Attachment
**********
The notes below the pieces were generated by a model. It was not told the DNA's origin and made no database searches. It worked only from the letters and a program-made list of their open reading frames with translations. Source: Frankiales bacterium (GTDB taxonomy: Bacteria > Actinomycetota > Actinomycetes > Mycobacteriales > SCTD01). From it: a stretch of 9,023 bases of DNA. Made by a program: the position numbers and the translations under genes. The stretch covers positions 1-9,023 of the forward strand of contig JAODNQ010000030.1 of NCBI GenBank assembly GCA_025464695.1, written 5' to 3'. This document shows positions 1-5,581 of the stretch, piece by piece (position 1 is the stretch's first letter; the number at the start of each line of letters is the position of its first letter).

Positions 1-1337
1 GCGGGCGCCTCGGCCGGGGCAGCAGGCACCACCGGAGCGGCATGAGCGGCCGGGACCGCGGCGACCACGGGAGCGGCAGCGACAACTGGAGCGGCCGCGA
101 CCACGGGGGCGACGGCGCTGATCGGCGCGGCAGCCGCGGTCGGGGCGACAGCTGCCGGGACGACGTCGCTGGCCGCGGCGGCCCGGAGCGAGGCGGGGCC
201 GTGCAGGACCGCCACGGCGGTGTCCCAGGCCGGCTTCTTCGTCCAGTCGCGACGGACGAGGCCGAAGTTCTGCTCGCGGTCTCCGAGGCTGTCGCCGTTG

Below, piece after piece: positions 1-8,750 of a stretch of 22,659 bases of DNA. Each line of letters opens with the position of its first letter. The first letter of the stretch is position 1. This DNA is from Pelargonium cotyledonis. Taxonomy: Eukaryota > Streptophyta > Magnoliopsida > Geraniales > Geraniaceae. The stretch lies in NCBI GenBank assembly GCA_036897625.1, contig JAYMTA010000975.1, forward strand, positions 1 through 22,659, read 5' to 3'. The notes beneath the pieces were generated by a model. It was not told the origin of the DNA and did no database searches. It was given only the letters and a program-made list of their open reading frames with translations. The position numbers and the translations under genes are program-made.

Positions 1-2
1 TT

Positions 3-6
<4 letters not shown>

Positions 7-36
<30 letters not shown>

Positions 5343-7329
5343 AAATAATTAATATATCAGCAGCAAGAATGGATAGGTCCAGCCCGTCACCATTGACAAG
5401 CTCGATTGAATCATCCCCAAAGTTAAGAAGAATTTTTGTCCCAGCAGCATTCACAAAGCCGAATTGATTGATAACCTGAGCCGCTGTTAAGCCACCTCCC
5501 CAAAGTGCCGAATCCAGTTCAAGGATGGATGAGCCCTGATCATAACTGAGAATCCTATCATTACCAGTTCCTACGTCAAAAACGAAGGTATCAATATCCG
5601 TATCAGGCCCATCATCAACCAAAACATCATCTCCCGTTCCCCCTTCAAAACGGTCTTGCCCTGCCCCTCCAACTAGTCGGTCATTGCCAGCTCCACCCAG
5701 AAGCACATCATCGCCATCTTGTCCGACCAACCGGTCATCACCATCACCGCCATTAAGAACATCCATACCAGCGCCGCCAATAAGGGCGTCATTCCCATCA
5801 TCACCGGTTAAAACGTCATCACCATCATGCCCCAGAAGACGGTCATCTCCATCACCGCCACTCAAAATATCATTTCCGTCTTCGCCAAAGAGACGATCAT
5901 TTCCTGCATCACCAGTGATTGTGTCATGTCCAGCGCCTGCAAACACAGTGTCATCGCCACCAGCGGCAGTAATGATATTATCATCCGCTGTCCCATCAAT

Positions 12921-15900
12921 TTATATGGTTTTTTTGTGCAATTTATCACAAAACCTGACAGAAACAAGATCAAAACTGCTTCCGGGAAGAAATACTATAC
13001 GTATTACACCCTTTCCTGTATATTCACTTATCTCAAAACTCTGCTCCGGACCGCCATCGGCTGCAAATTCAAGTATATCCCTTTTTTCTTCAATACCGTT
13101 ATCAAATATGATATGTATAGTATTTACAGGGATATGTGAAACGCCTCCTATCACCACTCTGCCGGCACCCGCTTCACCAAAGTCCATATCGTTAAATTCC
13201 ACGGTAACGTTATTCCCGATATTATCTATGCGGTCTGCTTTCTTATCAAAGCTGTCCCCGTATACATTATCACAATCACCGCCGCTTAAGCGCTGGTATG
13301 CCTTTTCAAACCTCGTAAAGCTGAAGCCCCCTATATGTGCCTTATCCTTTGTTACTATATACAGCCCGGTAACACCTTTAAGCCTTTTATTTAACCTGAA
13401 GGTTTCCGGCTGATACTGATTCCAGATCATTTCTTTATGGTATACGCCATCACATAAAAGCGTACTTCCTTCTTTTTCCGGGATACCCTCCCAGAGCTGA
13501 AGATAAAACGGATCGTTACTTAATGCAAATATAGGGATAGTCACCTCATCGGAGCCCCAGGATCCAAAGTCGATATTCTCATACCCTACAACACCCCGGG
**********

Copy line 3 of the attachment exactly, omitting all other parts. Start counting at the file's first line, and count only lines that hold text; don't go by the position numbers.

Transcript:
1 GCGGGCGCCTCGGCCGGGGCAGCAGGCACCACCGGAGCGGCATGAGCGGCCGGGACCGCGGCGACCACGGGAGCGGCAGCGACAACTGGAGCGGCCGCGA